eCommerce platforms tend to have snappy tags, listing features. Blogs and other content-rich sites stress the advantages of the article. In both cases, the description is clear and makes you want to see more.
с) Create a call to action
Words like “discover”, “learn more”, “get a discount”, “shop now” can sound silly. But data shows that they do encourage viewers to act. So do include a call to action — just follow these simple rules:
- One call to action per meta tag – no more. Too many CTAs distract and annoy people — especially if they found you through organic search.
- Avoid generic calls-to-action like “buy now”. Instead, tell the user what they will gain from visiting your site.
- Create a sense of urgency if you can. Do you offer a limited-time discount? Or free delivery? Or the best selection on the market?
d) Include keywords – But Not Too many
If your meta description includes a keyword from a search query, Google will highlight it in bold. Such a meta tag instantly attracts attention. So invest some time into keyword research and choose the most important ones. Though keywords in the tag don’t affect your rankings, they can get you the traffic you need.
Be sparing, though! There’s a thin line between a tasteful selection of keywords and spamminess. This burger shop has clearly crossed that line:
5. Do You Need Unique Meta Tags for Each Page?
Writing an appealing description can take an hour – and it’s an hour well spent if it gets you more traffic. But what if you have dozens or hundreds of pages?
Do you have to spend days doing nothing but writing meta tags?
As we’ve said, Google doesn’t penalize you for poor or missing description. It won’t punish you for duplicate meta descriptions, either. So in terms of strict SEO optimisation, you don’t need different descriptions for each page.
The problem is, Google can filter your meta tag entirely if it appears too many times on your site. Google will think it’s spam – and use a fragment of text it finds on the page instead.
Creating attractive descriptions for every product or post is a lot of work. Start with the important pages — “About us”, “Services”, categories and so on. Make sure to add descriptions for those posts in your blog that attract most traffic. Then proceed to individual items. Don’t try to do it all in one go – instead, allocated half an hour every day. Don’t forget to use automated tools to attach meta and title tags to products.
6. Google Didn’t Include My Meta Description – What Happened?
It happens that Google doesn’t use the meta description provided by the webmaster. It doesn’t happen too often, but you should be prepared for it. In fact, in many cases, it’s a good thing!
Let’s say someone searches for “tasty pasta”. If your description includes these keywords, then Google will display your meta tag:
To make sure that it’s indeed the meta tag, let’s check the source code of the page — and there it is!
But what if the tag doesn’t include any words from the search query? After all, you can’t stuff all the possible keywords into 160 characters.
If Google finds what the user was looking for somewhere else on your site, it will create a new meta description. The fragment that contains the keywords will show on the search engine results page (SERP).
Both you and the user win in this case. The viewer gets a potentially useful result (that is, your eCommerce site). You get a chance to attract their attention.
7. A Special Case: What If I Omit the Meta Description Entirely?
In some situations, it can be wise to leave the meta tag blank.
For instance, when you chase long-tail traffic – combinations of three or more keywords. It can be difficult to stuff them into a meta description, especially when you have several.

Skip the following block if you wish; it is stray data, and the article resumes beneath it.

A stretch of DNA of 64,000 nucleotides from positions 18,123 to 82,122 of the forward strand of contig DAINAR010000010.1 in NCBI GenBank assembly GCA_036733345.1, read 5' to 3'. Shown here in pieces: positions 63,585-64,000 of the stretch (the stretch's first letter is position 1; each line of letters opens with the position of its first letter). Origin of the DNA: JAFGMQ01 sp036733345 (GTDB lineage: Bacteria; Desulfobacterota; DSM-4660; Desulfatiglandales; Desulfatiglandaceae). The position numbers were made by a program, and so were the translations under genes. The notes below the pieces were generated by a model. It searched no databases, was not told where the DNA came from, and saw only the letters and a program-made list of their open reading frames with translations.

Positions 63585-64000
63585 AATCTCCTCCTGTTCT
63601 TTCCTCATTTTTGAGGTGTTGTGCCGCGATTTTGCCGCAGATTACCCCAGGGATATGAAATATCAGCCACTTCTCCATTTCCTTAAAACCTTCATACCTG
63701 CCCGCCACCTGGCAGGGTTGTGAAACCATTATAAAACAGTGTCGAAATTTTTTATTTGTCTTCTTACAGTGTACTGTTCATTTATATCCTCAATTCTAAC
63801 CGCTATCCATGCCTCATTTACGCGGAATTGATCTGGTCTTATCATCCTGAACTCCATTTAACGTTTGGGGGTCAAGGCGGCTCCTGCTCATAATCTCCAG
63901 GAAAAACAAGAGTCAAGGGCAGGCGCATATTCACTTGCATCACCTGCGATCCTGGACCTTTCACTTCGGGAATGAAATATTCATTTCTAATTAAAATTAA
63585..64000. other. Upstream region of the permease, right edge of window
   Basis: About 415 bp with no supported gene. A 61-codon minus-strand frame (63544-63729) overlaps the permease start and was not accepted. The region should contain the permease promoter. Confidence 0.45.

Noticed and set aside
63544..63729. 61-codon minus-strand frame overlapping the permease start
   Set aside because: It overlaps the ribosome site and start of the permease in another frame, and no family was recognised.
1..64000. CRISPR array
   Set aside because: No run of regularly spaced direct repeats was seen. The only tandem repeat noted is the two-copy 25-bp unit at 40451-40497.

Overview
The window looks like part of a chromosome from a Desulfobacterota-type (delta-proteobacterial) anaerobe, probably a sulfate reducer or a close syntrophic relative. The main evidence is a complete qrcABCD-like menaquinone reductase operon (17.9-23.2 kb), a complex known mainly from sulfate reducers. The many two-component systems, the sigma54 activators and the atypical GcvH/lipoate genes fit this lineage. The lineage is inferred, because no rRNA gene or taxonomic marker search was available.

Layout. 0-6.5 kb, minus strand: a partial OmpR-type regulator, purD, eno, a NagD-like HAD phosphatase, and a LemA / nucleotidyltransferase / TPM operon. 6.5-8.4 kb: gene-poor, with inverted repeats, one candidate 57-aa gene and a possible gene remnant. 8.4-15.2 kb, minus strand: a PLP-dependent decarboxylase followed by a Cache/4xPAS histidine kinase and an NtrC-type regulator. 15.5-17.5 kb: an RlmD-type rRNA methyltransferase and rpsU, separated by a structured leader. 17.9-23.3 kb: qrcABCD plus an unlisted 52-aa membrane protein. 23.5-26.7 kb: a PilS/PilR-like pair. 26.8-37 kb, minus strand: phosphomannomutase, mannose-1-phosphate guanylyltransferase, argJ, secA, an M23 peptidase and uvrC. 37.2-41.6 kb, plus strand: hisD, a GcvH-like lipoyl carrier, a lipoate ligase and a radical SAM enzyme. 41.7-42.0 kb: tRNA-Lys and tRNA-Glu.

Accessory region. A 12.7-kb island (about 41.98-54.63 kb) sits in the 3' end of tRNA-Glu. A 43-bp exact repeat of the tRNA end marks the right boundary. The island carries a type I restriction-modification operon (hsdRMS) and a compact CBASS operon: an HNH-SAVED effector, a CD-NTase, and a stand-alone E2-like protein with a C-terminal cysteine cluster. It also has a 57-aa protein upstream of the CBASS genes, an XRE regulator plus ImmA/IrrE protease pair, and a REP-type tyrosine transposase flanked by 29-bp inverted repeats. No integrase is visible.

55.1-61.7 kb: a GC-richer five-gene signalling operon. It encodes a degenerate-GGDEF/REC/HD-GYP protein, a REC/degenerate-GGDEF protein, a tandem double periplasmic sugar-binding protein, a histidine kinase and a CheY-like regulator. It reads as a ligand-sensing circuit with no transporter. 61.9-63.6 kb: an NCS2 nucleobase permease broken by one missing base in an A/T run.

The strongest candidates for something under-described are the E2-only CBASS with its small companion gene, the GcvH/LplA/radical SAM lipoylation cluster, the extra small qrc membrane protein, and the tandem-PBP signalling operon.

By contrast, if you don’t add any tag, Google will search your online store for the required keywords and create new snippets. This can expose you to more traffic than even the best tag ever would.
There is a downside to omitting meta descriptions, though. When your page is shared on Facebook or other social media, it’s the meta tag text that people will see in the share. If you don’t have one, Facebook will take the first bit of text on your site. This can result in confusion and won’t get you any traffic from the social.
Luckily, most popular free SEO plugins allow you to add custom meta descriptions for each page. It works even when the main meta tag is left blank.
How to Create Meta Descriptions With X-Cart?
Creating meta-tags is pretty easy if your online store is built with X-Cart eCommerce shopping platform. There are a couple of useful add-ons, paid and free, that should ease out the task for you:
- SEO Health Check ($65) detects common SEO issues on your eCommerce website including meta descriptions.
- Three free addons from our partners, BCS Engineering — Product Meta Tags, Manufacturer Meta tag Control and Static Page Meta Tag Control. They will let you have complete control over your meta title, meta keywords, and meta description tags.
- Blog System ($69.99) by Perception System Ltd. aimed to share info about your products or services on your site. It will allow you
to addMeta title, description andtags for Blog List Page.
SEO is a vast and exciting field. There is so much to learn apart from meta descriptions and title tags:
- Image optimization.
- Keyword research.
- Google Analytics.
- Optimizing for voice search.
- External SEO and link building.
- … and so much more.
This step-by-step guide will help you understand the basics of eCommerce SEO.
In fact, you can get so carried away with SEO that you won’t want to do anything else in your free time. Search engine optimization can become your passion.
However, don’t forget: what can truly make your site, blog or e-store stand out is the quality of your content or products. SEO can bring people to your site — it can even double your traffic. But it’s what they find on your pages that will make them come back again and again.
Helen is an SEO and Content Marketing Specialist at X-Cart, a Seller Labs company. She has been creating and planning content for over 10 years, with 5+ years specializing in eCommerce.